So, my boyfriend of two years proposed, and I accepted. I’m very excited to begin my life with him as he’s been a very close friend since we met in college, we’re so compatible, and we just genuinely enjoy each other.
However, it is an adjustment for some people because for the last five years my testimony as a young widow with children has been a major part of my ministry. I’ve had the privilege to connect with other widows and mothers and grieving persons. It’s been an honor to walk with people through their valley seasons. It’s been a tremendous growth and learning season. It has also been a learning season for my familial relationships. It’s been hard for some people close to me to accept my dating and “moving on” from my marriage to my deceased husband. I put moving on in quotations because for anyone who’s ever lost anyone, you never really move on. You merely learn to live without them. The love you shared never goes away. My husband will always be in my heart. I look forward to the day I will see him again in our Father’s kingdom. However, I choose to live and open myself up to all life’s possibilities. I’m thankful my fiancé is secure in my love for him and he recognizes my excitement to start this new chapter with him. He knows I don’t compare him to my first husband, but I accept and love everything he adds to my life and my children’s lives.
My church family has also been very supportive. The first Sunday I went to church after I posted my engagement on social media, all of the persons I encountered were very excited about the news. The news also traveled so fast that even members not on social media knew about my engagement. I find that extremely funny; however, I know most people are happy to see me and my children thriving, embracing life and experiencing happiness.
So what is some advice I can give to widows who start dating again and choose to remarry? Well, here you go, and it’s all going to be rooted in the Bible.
Let the Guilt Go
Romans 7:2-3 (NIV) says, “For example, by law a married woman is bound to her husband as long as he is alive, but if her husband dies, she is released from the law that binds her to him. So then, if she has sexual relations with another man while her husband is still alive, she is called an adulteress. But if her husband dies, she is released from that law and is not an adulteress if she marries another man.”
This applies to men as well. If you remained with your spouse “until death you do part,” you fulfilled your vows. You’re free to date and remarry. I think about Abraham who remarried after Sarah’s death. Sarah played a monumental role in Jesus’ lineage through the birth of Isaac. However, despite her major role, Abraham was free to marry Keturah after her death. You be free as well.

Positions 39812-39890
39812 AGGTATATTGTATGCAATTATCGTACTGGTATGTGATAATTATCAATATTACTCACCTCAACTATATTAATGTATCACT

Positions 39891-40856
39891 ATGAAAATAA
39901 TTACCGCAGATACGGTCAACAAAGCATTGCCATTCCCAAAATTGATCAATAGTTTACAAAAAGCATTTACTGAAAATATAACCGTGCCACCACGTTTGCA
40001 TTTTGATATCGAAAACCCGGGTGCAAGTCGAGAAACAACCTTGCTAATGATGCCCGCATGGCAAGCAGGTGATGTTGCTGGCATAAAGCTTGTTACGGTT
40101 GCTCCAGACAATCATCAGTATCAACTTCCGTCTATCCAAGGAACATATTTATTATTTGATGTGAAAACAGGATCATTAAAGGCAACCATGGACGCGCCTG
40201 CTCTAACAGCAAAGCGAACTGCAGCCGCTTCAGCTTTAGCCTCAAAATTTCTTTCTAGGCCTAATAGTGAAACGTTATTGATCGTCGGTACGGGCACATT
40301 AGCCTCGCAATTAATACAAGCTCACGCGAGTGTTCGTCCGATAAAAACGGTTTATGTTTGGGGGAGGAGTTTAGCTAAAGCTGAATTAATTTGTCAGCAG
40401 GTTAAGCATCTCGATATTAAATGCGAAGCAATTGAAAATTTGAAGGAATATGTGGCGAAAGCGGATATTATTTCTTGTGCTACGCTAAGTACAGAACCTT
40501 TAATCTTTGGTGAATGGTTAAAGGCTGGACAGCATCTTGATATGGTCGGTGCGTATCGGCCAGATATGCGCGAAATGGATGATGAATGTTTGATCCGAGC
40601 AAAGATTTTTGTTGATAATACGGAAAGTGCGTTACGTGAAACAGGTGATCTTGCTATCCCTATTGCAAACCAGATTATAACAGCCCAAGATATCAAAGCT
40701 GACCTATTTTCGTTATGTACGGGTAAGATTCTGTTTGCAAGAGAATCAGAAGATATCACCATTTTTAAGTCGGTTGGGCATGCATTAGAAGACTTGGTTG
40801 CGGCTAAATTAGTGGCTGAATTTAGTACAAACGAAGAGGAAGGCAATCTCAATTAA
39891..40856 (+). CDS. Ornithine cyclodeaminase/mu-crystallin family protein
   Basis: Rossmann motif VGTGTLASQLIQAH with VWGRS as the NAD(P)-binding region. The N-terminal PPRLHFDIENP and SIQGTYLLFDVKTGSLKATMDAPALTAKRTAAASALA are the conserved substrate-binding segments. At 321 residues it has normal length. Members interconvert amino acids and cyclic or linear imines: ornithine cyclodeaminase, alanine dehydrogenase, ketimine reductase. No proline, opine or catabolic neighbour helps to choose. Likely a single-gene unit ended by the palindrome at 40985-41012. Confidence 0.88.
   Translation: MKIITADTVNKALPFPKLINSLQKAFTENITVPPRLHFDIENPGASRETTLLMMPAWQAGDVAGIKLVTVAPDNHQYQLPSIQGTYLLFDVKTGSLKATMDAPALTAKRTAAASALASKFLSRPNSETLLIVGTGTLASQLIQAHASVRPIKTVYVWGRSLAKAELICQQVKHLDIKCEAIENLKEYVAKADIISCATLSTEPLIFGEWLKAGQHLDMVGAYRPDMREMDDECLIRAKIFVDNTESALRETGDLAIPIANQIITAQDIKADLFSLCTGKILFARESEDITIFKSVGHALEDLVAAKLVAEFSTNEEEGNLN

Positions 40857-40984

Don’t Worry about Other People’s Expectations
James 1:13-14 (NIV) says, “When tempted, no one should say, ‘God is tempting me.’ For God cannot be tempted by evil, nor does he tempt anyone; but each person is tempted when they are dragged away by their own evil desire and enticed.”
People love control. They want to control you. After the death of a spouse, everyone has an opinion on what your next steps should be, and for some reason they feel free to express those opinions. You can’t live your life for other people because oftentimes because of sin and their evil desires, they will do whatever it takes to see you unhappy and depressed. I’ve also learned that no matter what you do, everyone will not always agree. When I was a single woman, people made negative comments. When I was engaged the first time, people talked. After I got married, people talked. People are always going to talk. Don’t worry about their opinions. If your life lines up with God’s word, you’re good.
Romans 8:28 (NIV) says, “And we know that in all things God works for the good of those who love him, who have been called according to his purpose.”
There are so many scriptures that talk about God’s purpose and plan for our lives. God’s permissive will doesn’t always feel good. Sometimes we are afflicted. However, we can trust the character of God, and God doesn’t send trials and tribulations to destroy us or break our spirits. He loves us. He also doesn’t leave us alone to fend for ourselves. God will walk you through seasons of struggle and grief. He will teach you and open your eyes to see the lessons you need to learn so you can be perfect in his love and bear more of his image. Trust him. This isn’t easy, but you will come out on the other side like gold.
Psalm 16:11 (NIV) says, “You make known to me the path of life; you will fill me with joy in your presence, with eternal pleasures at your right hand.”
When a spouse dies, it’s easy to fall into despair and hopelessness. It is easy to let grief weigh you down. However, although there is a time for mourning, there is also a time for rejoicing, and you will have good times again. God will give you beauty for ashes. Don’t get used to your mourning clothes because God will give you a garment of praise. There are still good times to be had, and if you keep pressing through the darkness, you will see the light of day. Joy is coming in the morning. Trust that.